News media is an industry that’s constantly changing shape and building upon former versions of itself. But regardless of how “the news” is defined, the ways in which it is gathered, delivered, and consumed have both changed and expanded a great deal in recent years.
Glenn Osten Anderson currently works as Real-Time Editor for leading newspaper and Internet publisher The McClatchy Company and previously worked as Senior Producer for BBC News Social Media. He also serves as an Advisory Board member in Full Sail University’s New Media Journalism program, where he and fellow Advisory Board members and special guest lecturers provide students with an up-to-date perspective on what skills they’ll need to advance in their journalism careers. With the experiences that his career in journalism have provided him, Anderson was at the forefront of the shift to social media that the industry embraced only a few short years ago.
“As Facebook and Twitter grew in popularity, the conversation changed to ‘how can we use these social media outlets as news gathering tools?’ We found out about [the 2012 shooting in] Newton, Connecticut on Twitter before we got it from the newswires,” Anderson says. “We can’t be everywhere, as much as we try. But because of these phones and computers and handheld cameras, there are whole worlds that are opening up to us. It’s an opportunity to make better connections.”
The implementation of those technology-driven platforms – a growing collection of resources that also include tools like podcasts, YouTube, and Periscope – has also led to a blurred distinction between news organizations’ media and IT departments. CNN’s Senior Vice President of Media Technology and Development Michael Koetter recently spoke about the need for professionals who can walk both sides of the fence as a guest lecturer at Full Sail University.
“Years ago, we abolished the line between our media and IT departments,” says Koetter. “If you’re a broadcast engineer, you have to have your IT certification, you have to be a Linux systems administrator. We’ve gotten rid of a lot of the distinctions.”
A major driving force in the more recent developments in digital news production has been the role the mobile device plays for the average consumer. People not only rely on their phones to receive a majority of their news, but aforementioned applications like Periscope and Twitter have breathed new life into citizen journalism, effectively changing how the entire industry sources its stories. The ability to share breaking news is no longer exclusively held by seasoned news anchors, as anyone can pull out their phone and instantly share their perspective with the world.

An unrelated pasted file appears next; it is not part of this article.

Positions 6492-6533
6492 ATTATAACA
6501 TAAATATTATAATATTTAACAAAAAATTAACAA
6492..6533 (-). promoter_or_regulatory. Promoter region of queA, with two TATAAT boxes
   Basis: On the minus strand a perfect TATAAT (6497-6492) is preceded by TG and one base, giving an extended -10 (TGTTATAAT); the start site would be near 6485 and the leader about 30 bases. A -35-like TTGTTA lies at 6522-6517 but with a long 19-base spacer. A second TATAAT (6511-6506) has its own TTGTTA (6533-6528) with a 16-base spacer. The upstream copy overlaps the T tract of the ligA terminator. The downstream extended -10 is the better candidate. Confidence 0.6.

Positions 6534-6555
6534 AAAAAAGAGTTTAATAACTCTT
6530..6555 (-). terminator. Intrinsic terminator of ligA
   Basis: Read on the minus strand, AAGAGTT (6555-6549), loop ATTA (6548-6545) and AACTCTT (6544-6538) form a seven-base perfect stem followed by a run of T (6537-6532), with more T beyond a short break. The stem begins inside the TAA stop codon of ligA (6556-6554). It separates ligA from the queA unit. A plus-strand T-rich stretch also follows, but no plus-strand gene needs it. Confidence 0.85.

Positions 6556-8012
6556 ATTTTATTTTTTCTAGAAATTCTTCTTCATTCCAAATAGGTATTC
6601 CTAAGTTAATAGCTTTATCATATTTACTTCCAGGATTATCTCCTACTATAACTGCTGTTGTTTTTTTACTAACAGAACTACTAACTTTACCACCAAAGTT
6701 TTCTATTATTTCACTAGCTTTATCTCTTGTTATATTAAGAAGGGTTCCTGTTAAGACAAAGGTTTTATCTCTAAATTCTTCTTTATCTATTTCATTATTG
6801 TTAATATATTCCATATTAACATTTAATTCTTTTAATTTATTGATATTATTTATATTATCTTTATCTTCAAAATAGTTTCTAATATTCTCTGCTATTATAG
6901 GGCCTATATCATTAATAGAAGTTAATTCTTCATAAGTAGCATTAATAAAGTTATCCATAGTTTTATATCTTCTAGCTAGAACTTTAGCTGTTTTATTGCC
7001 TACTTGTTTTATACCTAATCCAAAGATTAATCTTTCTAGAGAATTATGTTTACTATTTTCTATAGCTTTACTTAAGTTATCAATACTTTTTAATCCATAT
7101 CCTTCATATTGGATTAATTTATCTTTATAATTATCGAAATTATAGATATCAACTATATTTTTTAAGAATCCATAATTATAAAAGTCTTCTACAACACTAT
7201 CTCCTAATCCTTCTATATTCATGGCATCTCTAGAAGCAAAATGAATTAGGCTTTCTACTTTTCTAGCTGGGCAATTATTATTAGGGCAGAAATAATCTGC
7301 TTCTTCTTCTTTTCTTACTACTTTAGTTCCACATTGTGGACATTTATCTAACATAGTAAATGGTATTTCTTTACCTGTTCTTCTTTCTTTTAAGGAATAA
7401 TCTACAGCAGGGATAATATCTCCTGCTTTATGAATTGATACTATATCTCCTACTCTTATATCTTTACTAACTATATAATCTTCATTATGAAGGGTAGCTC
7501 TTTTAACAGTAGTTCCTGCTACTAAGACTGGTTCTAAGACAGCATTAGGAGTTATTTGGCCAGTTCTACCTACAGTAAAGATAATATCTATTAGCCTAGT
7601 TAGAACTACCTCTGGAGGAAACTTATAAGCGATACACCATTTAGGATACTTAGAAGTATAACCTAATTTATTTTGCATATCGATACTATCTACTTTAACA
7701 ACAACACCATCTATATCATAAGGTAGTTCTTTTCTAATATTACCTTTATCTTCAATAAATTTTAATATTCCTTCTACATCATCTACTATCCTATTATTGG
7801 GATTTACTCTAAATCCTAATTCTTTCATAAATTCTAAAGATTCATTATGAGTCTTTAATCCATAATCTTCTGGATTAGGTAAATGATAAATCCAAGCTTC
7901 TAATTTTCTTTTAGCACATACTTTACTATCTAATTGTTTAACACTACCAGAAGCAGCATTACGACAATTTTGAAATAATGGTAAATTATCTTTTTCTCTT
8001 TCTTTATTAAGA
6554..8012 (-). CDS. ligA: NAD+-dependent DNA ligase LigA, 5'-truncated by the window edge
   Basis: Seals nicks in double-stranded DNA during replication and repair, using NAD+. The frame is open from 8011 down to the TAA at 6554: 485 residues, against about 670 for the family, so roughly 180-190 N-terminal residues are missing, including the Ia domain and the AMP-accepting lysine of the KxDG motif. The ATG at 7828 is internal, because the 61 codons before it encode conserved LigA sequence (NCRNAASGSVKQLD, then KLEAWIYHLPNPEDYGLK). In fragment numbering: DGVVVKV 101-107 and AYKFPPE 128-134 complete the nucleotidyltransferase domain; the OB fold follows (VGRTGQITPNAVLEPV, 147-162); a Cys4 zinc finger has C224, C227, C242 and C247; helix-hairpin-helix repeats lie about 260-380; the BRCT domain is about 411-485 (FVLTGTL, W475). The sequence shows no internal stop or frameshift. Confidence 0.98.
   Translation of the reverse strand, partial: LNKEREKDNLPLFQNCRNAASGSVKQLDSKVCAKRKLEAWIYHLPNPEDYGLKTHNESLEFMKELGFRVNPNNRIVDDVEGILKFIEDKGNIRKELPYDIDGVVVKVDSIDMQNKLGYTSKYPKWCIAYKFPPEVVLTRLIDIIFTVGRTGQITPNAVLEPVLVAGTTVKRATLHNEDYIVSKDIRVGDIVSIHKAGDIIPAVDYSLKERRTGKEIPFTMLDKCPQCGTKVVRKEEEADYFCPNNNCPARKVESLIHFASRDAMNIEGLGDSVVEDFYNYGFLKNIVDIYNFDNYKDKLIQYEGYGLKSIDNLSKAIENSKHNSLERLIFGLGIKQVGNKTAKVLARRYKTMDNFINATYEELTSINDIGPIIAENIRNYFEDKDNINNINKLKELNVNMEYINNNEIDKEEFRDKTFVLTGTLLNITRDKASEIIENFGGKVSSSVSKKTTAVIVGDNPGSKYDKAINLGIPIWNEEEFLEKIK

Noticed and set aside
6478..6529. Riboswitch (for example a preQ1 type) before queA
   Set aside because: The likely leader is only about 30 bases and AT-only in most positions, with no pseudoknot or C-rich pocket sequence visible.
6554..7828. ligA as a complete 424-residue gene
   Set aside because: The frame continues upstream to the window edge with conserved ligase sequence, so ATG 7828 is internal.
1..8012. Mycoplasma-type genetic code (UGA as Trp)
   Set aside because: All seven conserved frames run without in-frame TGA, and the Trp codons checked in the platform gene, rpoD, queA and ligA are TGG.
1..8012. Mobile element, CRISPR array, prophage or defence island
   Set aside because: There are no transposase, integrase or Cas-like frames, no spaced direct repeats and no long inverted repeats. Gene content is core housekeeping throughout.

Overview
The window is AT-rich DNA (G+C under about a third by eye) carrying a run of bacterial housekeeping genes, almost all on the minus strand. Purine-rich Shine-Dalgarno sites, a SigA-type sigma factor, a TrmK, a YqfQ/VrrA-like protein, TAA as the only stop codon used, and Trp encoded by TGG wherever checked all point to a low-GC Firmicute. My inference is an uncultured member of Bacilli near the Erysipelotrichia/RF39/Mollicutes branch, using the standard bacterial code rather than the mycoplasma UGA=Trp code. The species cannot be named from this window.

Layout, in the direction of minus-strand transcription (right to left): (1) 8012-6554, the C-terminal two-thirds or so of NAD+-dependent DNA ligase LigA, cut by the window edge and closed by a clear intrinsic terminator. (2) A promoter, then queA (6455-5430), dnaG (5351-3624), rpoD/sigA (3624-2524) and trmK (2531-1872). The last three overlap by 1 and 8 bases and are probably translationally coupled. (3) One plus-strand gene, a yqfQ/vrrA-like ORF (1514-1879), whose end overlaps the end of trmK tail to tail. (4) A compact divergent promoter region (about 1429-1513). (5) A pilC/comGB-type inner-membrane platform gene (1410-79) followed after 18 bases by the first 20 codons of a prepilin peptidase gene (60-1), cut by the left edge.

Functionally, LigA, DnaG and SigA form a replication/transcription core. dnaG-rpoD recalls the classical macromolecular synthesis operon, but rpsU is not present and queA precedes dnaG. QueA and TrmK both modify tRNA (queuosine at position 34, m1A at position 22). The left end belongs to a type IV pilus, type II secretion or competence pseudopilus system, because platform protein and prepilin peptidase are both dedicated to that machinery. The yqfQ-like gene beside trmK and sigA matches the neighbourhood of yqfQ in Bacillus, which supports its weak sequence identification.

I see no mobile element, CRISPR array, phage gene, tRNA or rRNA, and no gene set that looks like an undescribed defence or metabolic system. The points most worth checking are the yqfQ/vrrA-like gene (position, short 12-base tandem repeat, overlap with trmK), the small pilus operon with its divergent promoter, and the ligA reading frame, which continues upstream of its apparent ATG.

But despite the radical shifts in the conversation, most experts agree that the foundation of the industry is likely to stay intact. “Real journalism – asking the right questions, meeting the right people, getting the right intel and verifying it – that hasn’t changed,” says Anderson. “We’re just applying it to somewhere else. And I think as long as you keep those principles, it’s your ability to apply those to new technologies that is important. I don’t think those base skills are ever going to change.”
Jeff Sharon – a journalism professional with over a decade of career experience in television, radio, and new media who currently serves as Course Director for the Digital News Production and New Media Publishing & Distribution courses in Full Sail University’s New Media Journalism Master’s program – is quick to agree with that sentiment.
“All of these methods are just different tools to accomplish the same thing,” he says. “It’s like if I were creating a sandbox – there are a variety of different saws that I can choose from to get the job done, but at the end of the day, I’m still cutting wood. No matter how I choose to go about it, I’m still going to be using the same principles. And that’s the underlying thread that will run throughout digital news production, no matter what tools are being used.”
Full Sail University’s New Media Journalism Master’s program teaches the skills necessary for journalists to thrive in the 21st century, providing them with an understanding of the fundamental principles of the industry, as well as current digital media production practices, to help them effectively connect with a worldwide audience. To learn more, click here.